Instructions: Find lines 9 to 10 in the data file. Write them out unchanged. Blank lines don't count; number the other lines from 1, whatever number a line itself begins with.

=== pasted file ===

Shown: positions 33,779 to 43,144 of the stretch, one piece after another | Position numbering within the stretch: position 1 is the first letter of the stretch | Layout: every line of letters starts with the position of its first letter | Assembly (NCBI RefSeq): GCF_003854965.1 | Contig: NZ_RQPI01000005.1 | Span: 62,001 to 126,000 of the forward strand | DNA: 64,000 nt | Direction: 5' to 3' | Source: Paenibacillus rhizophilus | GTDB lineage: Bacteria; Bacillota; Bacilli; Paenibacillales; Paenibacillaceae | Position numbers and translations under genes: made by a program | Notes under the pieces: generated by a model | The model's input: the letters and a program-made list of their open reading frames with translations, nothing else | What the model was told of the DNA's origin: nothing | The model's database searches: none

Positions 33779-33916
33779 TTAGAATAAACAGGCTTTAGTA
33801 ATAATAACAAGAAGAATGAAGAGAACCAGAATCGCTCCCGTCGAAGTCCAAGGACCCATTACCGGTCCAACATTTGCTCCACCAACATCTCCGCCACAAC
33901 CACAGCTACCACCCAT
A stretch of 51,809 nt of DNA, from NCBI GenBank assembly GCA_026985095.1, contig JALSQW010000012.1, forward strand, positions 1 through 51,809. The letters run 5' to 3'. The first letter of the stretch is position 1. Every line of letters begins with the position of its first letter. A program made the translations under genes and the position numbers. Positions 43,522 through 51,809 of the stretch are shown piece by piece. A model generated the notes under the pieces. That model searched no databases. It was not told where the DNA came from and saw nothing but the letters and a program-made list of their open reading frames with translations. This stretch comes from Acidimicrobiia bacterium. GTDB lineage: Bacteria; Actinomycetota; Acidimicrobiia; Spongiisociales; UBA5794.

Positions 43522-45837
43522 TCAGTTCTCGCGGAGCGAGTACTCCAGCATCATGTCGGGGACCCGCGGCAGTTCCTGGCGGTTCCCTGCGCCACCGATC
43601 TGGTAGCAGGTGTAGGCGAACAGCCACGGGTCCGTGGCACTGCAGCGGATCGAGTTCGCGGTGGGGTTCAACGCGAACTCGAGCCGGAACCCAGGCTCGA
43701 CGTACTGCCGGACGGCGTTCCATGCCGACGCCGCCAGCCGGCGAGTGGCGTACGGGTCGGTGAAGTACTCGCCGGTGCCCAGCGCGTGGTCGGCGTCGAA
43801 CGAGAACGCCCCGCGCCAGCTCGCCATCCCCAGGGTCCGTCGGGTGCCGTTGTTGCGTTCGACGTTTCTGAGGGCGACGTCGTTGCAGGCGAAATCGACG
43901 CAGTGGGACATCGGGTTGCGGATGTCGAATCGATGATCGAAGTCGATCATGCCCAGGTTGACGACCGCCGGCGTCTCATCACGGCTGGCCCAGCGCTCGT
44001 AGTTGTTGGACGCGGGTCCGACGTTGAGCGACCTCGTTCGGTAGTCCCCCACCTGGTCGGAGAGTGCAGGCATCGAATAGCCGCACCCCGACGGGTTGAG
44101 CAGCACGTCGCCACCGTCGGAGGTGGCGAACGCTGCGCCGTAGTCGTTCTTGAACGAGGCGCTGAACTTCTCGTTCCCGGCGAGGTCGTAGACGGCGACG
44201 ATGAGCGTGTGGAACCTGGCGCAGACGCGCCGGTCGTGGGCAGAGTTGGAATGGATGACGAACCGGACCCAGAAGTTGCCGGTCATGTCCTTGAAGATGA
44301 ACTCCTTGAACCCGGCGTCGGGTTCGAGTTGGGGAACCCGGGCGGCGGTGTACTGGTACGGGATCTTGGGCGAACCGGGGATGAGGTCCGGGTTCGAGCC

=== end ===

43601 TGGTAGCAGGTGTAGGCGAACAGCCACGGGTCCGTGGCACTGCAGCGGATCGAGTTCGCGGTGGGGTTCAACGCGAACTCGAGCCGGAACCCAGGCTCGA
43701 CGTACTGCCGGACGGCGTTCCATGCCGACGCCGCCAGCCGGCGAGTGGCGTACGGGTCGGTGAAGTACTCGCCGGTGCCCAGCGCGTGGTCGGCGTCGAA